Slave to the rhythm of Grace Jones: Bloodlight and Bami

Irish-UK co-production, Grace Jones: Bloodlight and Bami has been one of the best-received documentaries of the year. 

The director Sophie Fiennes — another member of the talented film family — was unconventional in her approach, following the iconic Jamaican singer around with her camera over many years and putting the film together in the editing room.

“I had my bags packed at all times,” Fiennes recalls. “Grace would say, ‘You want to come to
Moscow in three days’ time?’ Or ‘We’re going to be in the studio tonight, can you get there at seven?’ Or ‘Are you going to come to Jamaica for the Jones family reunion?’ She was the one calling me and I just jumped.”

Jones, 69, sitting beside Fiennes, holds her hands over her mouth and cackles at her director’s tales.

“Things happened very spontaneously,” Jones explains.

“You have to seize the moment. I told Sophie not to worry, that she could stay with my family as there’s plenty of room. Her family’s big like mine; we have same amount of brothers and sisters. It all goes back to wiggling your way in whenever you can.

“When I was young and I was eating with my brothers and sisters they were all stealing my food from my plate. They’d go, ‘Look over there, it’s a moth!’ They knew I was afraid of moths and I’d look back and my food would be gone.”

The pair met through Jones’ younger brother Noel, a Pentecostal bishop who was the subject of Fiennes’ 2002 documentary Hoover Street Revival: Life, Death and God in South Central LA.

“Sophie invited me to see the film and when we met we connected immediately,” Jones recalls. “My brother spoke a lot about her.”

She says Noel is a very different kind of bishop to their very strict father. “He is a very interesting person much like Sophie. He has an analytical mind and we always have a lot of deep discussions even if we are opposites in so many ways.”

That is the understatement. After dropping out of college Grace had enjoyed the wild life, living on a hippy commune, taking LSD with Hells Angels bikers, frequenting the legendary Studio 54 and hanging with her friend Andy Warhol.

Her life certainly makes for fascinating viewing. Also a consummate businesswoman keen to preserve her brand, she has largely lived her personal life under the radar even if she has featured in various music projects (not to mention her feature films including Conan the Destroyer and A View to a Kill where she played a villainous Bond girl called May Day).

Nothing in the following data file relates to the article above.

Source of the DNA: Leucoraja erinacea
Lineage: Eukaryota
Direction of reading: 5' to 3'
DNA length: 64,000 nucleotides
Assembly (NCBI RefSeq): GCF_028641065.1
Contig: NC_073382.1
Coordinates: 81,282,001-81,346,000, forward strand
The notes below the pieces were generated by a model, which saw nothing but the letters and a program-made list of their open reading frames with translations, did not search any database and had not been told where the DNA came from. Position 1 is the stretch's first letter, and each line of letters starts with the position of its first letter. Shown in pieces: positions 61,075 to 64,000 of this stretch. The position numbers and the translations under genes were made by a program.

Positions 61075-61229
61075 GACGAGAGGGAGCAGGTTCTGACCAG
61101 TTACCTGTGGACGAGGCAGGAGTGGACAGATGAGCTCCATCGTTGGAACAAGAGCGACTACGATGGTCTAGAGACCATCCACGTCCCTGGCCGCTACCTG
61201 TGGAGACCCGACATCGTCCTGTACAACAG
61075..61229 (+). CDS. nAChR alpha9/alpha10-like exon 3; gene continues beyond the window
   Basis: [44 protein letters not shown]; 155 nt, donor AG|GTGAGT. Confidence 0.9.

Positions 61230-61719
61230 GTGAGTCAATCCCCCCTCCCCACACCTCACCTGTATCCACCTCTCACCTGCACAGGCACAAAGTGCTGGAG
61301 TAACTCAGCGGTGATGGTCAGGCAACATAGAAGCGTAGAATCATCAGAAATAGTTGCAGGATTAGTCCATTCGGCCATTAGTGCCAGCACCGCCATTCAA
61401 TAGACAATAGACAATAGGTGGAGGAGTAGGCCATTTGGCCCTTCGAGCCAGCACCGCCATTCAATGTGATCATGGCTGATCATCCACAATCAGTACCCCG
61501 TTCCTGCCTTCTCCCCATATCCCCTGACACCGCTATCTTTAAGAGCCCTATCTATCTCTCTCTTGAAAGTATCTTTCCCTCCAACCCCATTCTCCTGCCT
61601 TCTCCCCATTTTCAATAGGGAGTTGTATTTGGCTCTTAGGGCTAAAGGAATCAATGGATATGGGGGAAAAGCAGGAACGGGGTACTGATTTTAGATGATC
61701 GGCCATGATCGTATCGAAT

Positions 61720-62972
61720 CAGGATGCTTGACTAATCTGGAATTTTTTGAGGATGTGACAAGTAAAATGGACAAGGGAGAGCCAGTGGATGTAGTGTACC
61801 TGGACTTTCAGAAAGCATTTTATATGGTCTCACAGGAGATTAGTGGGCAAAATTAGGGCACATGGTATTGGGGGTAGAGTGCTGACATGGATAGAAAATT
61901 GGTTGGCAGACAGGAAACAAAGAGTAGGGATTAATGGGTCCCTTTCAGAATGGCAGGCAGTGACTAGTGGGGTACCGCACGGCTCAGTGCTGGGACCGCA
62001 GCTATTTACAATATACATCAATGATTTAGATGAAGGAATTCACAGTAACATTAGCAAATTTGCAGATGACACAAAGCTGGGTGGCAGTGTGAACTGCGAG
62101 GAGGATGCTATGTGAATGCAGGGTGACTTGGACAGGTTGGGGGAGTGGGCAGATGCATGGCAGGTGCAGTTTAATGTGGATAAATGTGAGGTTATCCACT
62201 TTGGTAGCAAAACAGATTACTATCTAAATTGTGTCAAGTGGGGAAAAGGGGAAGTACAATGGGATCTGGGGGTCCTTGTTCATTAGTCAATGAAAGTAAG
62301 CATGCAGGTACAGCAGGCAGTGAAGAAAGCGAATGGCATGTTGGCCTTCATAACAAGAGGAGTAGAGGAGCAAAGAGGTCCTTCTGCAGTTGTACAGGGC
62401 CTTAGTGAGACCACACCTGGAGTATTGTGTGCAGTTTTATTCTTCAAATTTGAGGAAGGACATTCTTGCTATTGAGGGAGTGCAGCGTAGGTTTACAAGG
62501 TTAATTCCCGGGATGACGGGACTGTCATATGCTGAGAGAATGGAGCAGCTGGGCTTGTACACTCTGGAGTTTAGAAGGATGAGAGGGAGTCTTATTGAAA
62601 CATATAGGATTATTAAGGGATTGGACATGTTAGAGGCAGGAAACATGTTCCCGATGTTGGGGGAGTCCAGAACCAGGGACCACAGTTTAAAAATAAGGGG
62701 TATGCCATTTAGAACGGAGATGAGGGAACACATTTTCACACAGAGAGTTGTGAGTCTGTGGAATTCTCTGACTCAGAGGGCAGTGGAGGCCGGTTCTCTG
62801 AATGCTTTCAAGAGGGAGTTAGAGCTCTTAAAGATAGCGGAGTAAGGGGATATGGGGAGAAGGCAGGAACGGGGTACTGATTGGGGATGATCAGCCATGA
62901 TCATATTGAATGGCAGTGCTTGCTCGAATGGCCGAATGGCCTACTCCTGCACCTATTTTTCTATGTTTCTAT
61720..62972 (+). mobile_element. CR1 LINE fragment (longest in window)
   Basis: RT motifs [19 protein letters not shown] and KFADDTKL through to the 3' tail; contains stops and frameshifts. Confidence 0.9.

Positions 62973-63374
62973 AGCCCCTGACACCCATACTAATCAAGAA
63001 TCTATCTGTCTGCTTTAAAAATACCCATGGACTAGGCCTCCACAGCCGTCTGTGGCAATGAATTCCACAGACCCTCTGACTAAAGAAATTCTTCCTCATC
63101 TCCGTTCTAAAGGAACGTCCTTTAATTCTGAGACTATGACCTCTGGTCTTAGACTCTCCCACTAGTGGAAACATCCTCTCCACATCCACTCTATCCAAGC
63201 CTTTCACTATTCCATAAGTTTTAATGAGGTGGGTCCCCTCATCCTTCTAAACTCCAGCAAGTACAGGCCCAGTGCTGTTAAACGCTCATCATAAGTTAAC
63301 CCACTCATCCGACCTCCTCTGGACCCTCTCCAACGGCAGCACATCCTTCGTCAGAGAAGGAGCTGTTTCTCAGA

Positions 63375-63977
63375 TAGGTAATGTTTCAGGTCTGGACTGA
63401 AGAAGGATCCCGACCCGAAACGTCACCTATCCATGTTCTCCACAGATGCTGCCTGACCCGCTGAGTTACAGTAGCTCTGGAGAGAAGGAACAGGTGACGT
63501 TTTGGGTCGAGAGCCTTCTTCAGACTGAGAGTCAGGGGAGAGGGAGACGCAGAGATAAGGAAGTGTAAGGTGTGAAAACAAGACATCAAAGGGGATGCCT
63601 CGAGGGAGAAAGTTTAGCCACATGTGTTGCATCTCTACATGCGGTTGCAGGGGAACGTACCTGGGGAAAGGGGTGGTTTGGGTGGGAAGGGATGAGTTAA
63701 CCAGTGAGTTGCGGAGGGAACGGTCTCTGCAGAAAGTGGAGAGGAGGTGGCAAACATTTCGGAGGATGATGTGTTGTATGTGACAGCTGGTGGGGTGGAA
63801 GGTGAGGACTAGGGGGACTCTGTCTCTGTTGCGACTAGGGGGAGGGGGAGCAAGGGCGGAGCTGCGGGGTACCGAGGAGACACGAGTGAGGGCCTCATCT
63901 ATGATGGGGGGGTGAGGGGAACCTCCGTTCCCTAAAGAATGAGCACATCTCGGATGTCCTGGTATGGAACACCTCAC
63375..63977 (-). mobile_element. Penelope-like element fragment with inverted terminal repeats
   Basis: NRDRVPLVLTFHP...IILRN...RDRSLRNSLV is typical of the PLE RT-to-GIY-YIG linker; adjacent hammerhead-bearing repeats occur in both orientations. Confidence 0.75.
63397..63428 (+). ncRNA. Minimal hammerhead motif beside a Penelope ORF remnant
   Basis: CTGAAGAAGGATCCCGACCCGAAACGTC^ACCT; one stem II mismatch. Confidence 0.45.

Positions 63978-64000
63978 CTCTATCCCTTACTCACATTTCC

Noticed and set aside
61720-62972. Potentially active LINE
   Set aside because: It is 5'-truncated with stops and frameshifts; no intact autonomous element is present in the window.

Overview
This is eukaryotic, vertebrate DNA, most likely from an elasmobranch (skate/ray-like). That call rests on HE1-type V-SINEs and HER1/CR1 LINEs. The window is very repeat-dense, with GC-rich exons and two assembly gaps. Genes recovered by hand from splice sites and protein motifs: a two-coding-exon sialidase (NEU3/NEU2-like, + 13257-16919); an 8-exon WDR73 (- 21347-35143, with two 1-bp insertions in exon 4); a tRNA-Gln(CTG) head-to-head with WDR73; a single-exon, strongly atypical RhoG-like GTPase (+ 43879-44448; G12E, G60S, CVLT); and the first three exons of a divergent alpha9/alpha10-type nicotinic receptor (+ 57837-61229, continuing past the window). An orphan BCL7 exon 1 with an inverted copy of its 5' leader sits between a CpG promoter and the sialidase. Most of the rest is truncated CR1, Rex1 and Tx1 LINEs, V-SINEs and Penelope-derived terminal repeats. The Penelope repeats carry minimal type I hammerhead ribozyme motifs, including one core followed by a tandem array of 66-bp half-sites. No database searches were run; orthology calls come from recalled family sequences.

“Nothing stands next to this movie, because it’s so completely different,” Jones says, “though I still made sure to control as much as possible, even if it’s harder now with internet and stuff.

"Some things that I wanted to go out, other people didn’t want to go out, because the record company was going to have a problem with it.

"It’s all been a learning experience for me in feeling confident enough to show these sides of myself that I confided and entrusted to Sophie.”

Naturally the environment was more controlled when it came to filming the concert footage, shot last autumn over two nights at the Olympia Theatre in Dublin. Yet Jones still insisted on a spontaneous approach as she performed hits such as ‘Slave to the Rhythm’ and ‘Pull Up to the Bumper’.

“Initially when I saw Grace performing these songs, even just three songs at corporate functions, I’d be there with this stupid small camera buffeted by the crowd,” Fiennes recalls.

“I was like, ‘Shit, this performance is incredible and I haven’t got the means to capture it’. Also, what you’re preserving is an aesthetic, the performative aspect that has changed since Grace’s One Man show. I wanted to capture her performance as it is today and do it as a response to her living theatre.”

Fiennes calls Jones “a high stakes performer” who favours taking risks over rehearsing in order to keep her performances alive.

“I don’t go to most of my rehearsals and maybe that does give it an edge,” Jones says. “I think sometimes things are too rehearsed so that you lose something, you overdo it, overthink it, you lose that live magic feeling of ‘Oh my God I’d better get this right or it will be a total mess’.

"There is a kind of adrenalin from the panic you have in trying to get it right.”

The film’s title itself refers to the life and art of Grace Jones. ‘Bami’ is the Jamaican word for bread while ‘bloodlight’ not only refers to the light above a recording studio, but to the kind of light in which she grew up and now performs.

“In Jamaica we didn’t have electricity much at the time so it was beautiful soft lighting from oil lamps. It had a huge effect on me creatively.”

That her mother was a seamstress instilled in her an interest in fashion, eventually leading to her success as a model alongside the likes of her friend and flatmate Jerry Hall in Paris.

Jones’s connections to the fashion world remain strong and in the film she called on some of her old designer friends, like Issey Miyake and Jean-Paul Gaultier whose outfit she wears in ‘Pull Up to the Bumper’. She also wears Irish designer Philip Treacy’s remarkable hats.

Perhaps her most significant influence during those years was her former lover, Jean-Paul Goude, the French photographer responsible for helping her create the androgynous early 1980s image.

He is also the father of her son, Paulo, a musician with a three-year-old daughter on whom the unlikely grandma dotes.

It all makes for a highly entertaining look at one of pop cultures most interesting figures.

Grace Jones: Bloodlight And Bami opens in selected cinemas on Friday.


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